0
$\begingroup$

I just learned that almost %99 percent of an atom's mass comes from Strong Force Field Energy. But this energy is counted as my rest mass nevertheless. So in $ F=m.a$, should i take $m$ as rest mass (as standard description)? Or should i take $m$ as total energy that an object has? To make it more clear; if an object's kinetic energy increases, would it be harder to accelerate?

$\endgroup$
2
$\begingroup$

$F = ma$ is the approximation for when an object's rest mass is much greater than it's kinetic energy. This approximation is good for anything traveling less than 50 million mph.

For objects moving 10% of the speed of light or more, you have to worry a little more about the 'total energy' of the particle. Then it's better to use the definition of force:

$F = \frac{\partial}{\partial t} p $ Where $p$ is the momentum; $p = \gamma mv$.

$m$ is the rest mass of the particle, so it has no time dependence. Note that $\gamma$ and $v$ both have time dependence, so you have to use the product rule.

For slower objects (relative to the speed of light), $\gamma \approx 1$ and this reduces to $F = m\frac{\partial}{\partial t}v = ma$, the familiar result.

$\endgroup$
  • 1
    $\begingroup$ Thank you for your answer. So the correct thing to say is; we cannot move at the speed of light because as we speed up our momentum increases and we would need more and more energy to speed up, not our mass increases right? $\endgroup$ – Tuna Oct 4 '17 at 1:51
  • $\begingroup$ And one more question if i may, what about gravitational potential energy? What if my gravitational potential energy increases enormously, how does it apply with all this? $\endgroup$ – Tuna Oct 4 '17 at 1:54
  • $\begingroup$ I'm not sure it's conclusive to say it's because our momentum increases (cause of course it'll increase as we speed up), but it's definitely related to the fact that you relativisitic momentum would have to go to infinity to travel the speed of light. $\endgroup$ – Señor O Oct 4 '17 at 1:55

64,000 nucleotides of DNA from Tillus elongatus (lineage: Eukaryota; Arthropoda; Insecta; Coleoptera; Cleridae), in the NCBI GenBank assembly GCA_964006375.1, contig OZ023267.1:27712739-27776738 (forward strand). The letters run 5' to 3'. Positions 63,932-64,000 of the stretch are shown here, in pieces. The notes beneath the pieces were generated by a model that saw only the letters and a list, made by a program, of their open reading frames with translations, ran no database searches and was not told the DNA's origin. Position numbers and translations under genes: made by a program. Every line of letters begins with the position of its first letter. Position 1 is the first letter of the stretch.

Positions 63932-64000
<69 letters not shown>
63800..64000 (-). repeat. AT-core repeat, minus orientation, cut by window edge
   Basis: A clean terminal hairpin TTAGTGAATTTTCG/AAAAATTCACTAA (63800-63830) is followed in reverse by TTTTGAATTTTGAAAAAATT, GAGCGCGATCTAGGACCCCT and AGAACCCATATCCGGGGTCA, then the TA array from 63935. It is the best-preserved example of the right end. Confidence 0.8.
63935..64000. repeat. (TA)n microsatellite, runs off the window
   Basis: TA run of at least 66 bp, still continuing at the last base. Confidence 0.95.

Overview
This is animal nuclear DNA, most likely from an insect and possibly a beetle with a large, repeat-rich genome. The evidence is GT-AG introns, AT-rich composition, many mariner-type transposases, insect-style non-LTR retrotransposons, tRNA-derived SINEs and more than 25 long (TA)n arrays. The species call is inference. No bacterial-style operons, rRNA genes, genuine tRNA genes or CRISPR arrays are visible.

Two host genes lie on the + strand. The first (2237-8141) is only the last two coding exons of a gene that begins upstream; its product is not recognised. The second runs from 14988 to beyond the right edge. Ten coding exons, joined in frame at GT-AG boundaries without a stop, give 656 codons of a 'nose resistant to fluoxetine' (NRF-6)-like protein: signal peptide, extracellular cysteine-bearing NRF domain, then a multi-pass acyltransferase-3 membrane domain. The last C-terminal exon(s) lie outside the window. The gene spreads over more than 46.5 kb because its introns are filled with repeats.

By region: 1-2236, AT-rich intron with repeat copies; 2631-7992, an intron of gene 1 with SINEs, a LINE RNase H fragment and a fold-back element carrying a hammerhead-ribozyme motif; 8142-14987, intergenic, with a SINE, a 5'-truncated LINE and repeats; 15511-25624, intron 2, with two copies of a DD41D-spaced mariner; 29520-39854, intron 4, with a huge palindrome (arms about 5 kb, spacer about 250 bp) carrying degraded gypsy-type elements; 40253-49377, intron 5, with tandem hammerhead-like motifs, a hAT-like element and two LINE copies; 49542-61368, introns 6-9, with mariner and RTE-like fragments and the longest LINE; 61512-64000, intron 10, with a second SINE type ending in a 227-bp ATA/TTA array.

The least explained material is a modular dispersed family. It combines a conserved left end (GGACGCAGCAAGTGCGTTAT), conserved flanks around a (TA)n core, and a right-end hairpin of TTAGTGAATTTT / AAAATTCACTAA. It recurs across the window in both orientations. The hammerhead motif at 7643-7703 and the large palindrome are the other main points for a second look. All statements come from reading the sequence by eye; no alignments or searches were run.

• 2
    $\begingroup$ Some people do pretend like "mass increases" and they call it "relativistic mass" but most physicists find that interpretation inaccurate. Gravitational potential energy will not affect any of this (except, of course, that it could be used to accelerate you a lot) $\endgroup$ – Señor O Oct 4 '17 at 1:57
0
$\begingroup$

In Newton's 2nd law, written in terms of force, mass and acceleration, m stands for the mass in the original Newton's work, i.e. the quantity of the substance which makes up a material body. This quantity is absolute, i.e. will not change if a body is at rest or moves (which is fine, because a body could be at rest in some Galilean inertial frame while moving with constant velocity in another).

In the theory of special relativity, $\vec{F} = m\vec{a}$ is derived as the low-velocity approximation of $f^{a} = m \dot{u}^{a}$, where "a" is a generic index (in the sense of Wald's book), f is the 4-force, u is the 4-velocity, the dot stands for the derivative with respect to proper time, and m is the invariant mass (or simply mass).

$\endgroup$

Your Answer

By clicking “Post Your Answer”, you agree to our terms of service, privacy policy and cookie policy

Not the answer you're looking for? Browse other questions tagged or ask your own question.